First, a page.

Italian finance minister reassures investors with pledge to stay in euro

 
Jasper Jolly
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Comments from Giovanni Tria (right) reassured markets (Source: Getty)

Investors rushed back to Italian assets today after the populist government’s new finance minister vowed to keep the nation in the Eurozone, reassuring investors who had feared an exit by one of the single currency’s largest economies.

Giovanni Tria, the newly appointed finance minister, said the position of the government was “clear and unanimous” in favour of the euro, in an interview published yesterday with Italian newspaper Corriere della Sera.

The yield on Italian government debt fell sharply in morning trading today in response, as relieved investors bought up bonds.

Read more: With Italy in chaos, is the Eurozone on the verge of another crisis?

The yield on the benchmark 10-year government bond, which moves inversely to price, rose by 0.21 percentage points, narrowing the premium paid relative to German debt to just over 2.4 percentage points at the time of writing.

The euro gained ground over the course of the day to reach highs of $1.182 against the US dollar, before paring some gains.

Italian bond yields surged last month as investors feared political crisis could result in a repeat election with Italy’s membership of the euro a key issue. However, the two populist parties with the majority of votes between them, the far-right Northern League and the anti-establishment Five Star Movement, managed to form a coalition headed by Prime Minister Giuseppe Conte.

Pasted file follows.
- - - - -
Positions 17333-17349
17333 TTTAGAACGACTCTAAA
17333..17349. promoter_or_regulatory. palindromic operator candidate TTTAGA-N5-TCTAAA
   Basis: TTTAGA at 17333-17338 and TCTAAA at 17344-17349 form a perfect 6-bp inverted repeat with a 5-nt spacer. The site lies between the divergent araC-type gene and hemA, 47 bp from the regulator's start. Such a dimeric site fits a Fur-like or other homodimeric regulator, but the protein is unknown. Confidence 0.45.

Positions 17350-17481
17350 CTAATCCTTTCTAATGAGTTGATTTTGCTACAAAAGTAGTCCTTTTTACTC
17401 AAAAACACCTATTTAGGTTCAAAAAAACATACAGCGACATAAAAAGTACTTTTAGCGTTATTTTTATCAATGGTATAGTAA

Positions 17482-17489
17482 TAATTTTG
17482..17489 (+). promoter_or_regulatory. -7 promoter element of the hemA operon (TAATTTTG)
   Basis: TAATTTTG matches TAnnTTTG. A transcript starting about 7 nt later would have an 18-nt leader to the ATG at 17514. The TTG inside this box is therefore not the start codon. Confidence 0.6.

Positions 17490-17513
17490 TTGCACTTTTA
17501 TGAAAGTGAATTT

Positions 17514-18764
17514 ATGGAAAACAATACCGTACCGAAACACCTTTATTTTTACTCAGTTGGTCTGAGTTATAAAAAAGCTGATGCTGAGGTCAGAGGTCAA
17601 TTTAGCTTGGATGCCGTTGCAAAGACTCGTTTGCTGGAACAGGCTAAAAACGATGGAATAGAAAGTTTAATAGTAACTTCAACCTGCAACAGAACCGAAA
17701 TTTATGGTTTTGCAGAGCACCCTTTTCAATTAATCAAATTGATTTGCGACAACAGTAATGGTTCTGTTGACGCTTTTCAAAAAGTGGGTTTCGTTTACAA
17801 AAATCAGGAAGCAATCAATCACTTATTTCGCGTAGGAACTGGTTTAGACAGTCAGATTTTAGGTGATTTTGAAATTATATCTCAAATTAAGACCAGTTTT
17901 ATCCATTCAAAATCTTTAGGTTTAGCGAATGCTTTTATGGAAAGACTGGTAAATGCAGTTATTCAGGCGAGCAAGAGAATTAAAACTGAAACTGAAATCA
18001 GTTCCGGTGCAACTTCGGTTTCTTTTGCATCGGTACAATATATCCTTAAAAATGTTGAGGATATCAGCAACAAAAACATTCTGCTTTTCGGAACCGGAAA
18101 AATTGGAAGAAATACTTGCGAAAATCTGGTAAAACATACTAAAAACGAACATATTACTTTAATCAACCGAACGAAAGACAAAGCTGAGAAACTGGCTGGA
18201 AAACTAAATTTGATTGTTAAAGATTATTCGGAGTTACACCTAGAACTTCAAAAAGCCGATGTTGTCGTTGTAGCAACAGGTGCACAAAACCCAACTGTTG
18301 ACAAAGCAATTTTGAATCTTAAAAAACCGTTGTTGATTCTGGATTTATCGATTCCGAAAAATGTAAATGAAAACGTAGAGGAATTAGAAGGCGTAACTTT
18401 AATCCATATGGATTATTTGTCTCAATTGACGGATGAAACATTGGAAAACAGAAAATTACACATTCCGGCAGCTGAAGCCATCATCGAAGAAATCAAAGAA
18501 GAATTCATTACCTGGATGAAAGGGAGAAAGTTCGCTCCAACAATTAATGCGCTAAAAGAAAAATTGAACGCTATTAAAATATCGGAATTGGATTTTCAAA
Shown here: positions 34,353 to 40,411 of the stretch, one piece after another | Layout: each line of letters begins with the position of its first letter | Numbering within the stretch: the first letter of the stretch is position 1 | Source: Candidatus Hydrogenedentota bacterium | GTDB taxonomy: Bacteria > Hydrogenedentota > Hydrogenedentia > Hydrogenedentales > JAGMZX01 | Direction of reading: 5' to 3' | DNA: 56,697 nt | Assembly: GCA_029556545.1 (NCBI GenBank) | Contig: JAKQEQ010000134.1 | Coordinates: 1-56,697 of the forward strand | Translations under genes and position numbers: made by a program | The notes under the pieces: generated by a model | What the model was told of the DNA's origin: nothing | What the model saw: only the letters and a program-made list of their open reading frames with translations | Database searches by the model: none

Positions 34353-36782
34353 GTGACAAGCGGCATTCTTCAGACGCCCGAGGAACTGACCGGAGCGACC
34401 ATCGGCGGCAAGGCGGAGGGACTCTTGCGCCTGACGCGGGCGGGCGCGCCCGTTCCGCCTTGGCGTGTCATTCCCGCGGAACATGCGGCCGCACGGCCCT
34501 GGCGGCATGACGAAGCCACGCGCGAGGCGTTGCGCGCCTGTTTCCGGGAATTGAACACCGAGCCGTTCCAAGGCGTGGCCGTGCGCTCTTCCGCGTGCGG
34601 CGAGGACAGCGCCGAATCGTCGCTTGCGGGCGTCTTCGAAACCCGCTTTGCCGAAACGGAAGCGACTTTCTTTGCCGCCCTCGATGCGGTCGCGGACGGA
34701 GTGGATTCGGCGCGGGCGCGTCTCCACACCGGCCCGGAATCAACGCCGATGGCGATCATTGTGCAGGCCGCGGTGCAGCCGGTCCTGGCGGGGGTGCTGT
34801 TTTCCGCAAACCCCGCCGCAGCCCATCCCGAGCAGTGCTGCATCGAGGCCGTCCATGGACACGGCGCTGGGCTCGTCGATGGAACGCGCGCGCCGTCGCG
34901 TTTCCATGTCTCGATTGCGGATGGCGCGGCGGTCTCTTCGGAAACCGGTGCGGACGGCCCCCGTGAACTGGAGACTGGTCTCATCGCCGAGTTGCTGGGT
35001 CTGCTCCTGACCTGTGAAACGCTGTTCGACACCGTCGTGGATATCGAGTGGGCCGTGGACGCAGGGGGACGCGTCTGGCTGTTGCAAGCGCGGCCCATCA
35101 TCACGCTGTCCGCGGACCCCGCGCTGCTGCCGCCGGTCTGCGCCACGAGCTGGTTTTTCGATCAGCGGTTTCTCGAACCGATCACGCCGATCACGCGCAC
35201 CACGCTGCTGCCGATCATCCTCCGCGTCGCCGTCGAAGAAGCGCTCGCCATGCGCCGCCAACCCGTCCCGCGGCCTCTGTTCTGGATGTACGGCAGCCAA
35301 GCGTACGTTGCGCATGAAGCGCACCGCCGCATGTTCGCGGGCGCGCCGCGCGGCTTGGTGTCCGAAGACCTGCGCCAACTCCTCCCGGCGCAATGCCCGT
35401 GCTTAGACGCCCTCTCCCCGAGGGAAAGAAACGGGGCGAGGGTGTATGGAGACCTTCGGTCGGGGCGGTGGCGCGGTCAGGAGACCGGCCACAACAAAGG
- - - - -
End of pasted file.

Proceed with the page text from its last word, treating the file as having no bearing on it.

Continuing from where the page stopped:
Read more: Italian anti-establishment leaders resurrect coalition

While prominent members of the coalition – notably including League leader Matteo Salvini – have in the past said they want to dump the euro, Tria’s comments appear to put the matter to rest, at least temporarily.

“There is no question of going out of the euro,” Tria said. “The government is determined to prevent the emergence of market conditions that lead to exit.”

Tria was emphatic that the coalition will not try to engineer an exit from the euro by the back door.

He said: “It is not just that we do not want to go out: we will act in such a way that conditions are not approached that could call into question our presence in the euro.”

Read more: Italian political crisis spooks Europe

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